Local legacy preserved in London carving|
Saturday, October 13, 2012
By Jeff Corcino Staff Writer
A find by a British army officer in a forest outside of London, England, brings joy to a Grampian family.
Recently Capt. Wayne E. Lee, regimental Welfare Officer, The King's Royal Hussars, Aliwal Barracks, in Tidworth, England, was walking along a wooded road outside of London, when he came across a tree with the name "Peck Shaffer PA" carved on it.
According to an e-mail from Lee, the tree is located in an area known as the Salisbury Plain, an area rich in British military history. The tree is located on the lower slopes of Sidbury Hill where an Iron Age fort once stood. And Salisbury Plain has been used extensively for military training since the late 19th century, including by U.S. soldiers during World War II.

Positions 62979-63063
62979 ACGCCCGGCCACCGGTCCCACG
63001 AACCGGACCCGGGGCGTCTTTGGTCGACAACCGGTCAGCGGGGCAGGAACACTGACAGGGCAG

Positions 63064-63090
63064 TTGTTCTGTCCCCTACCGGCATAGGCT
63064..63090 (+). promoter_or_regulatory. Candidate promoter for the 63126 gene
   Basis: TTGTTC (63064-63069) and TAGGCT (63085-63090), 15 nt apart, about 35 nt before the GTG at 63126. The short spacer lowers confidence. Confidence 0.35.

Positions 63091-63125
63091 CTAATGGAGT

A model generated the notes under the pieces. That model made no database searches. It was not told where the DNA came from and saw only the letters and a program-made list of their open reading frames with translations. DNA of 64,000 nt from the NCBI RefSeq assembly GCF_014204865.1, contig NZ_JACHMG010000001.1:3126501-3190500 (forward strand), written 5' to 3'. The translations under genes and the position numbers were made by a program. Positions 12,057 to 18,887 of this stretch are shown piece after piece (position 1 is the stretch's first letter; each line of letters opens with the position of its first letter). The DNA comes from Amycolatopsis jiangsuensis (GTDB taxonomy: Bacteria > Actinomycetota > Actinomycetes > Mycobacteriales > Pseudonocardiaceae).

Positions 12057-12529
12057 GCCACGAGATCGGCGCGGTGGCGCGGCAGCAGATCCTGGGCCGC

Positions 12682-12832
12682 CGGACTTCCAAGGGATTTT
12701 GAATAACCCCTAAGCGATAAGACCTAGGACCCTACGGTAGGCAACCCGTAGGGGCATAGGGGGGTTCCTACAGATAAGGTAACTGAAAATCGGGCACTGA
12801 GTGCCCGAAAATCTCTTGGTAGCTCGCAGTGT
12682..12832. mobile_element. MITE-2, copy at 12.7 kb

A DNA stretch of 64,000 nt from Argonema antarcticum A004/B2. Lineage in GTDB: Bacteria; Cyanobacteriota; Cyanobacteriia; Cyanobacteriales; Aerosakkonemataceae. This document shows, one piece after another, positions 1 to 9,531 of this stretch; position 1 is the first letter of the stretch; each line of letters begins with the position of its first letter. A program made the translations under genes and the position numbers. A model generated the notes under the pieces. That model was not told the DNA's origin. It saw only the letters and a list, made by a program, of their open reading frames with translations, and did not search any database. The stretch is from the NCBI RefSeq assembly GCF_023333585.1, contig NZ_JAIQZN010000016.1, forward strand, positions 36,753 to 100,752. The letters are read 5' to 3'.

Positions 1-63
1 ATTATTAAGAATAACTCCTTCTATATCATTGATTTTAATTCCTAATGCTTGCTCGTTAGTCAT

Lee said soldiers in World War I and II would sometimes carve their names in the trees in the area.
Lee, himself being a 27-year veteran of the British Army, said he has a "keen sense of nostalgia toward all those who went before me," and decided to do some research on who Peck Shaffer was.
At first he ran into a few dead ends believing the name on the tree to be "Peck Shafter." Stumped, he looked at his pictures and returned to the tree to look at it in person again. Suddenly, it dawned on him that the name was actually Shaffer.
He returned home and did an Internet search on the name.
He found an obituary for a Droz "Peck" Shaffer of Grampian on the website FindaGrave.com along with an e-mail address.
Don Shaffer of Grampian said he registered his parents' obituaries while visiting an old cemetery in New Orleans in the summer 2011.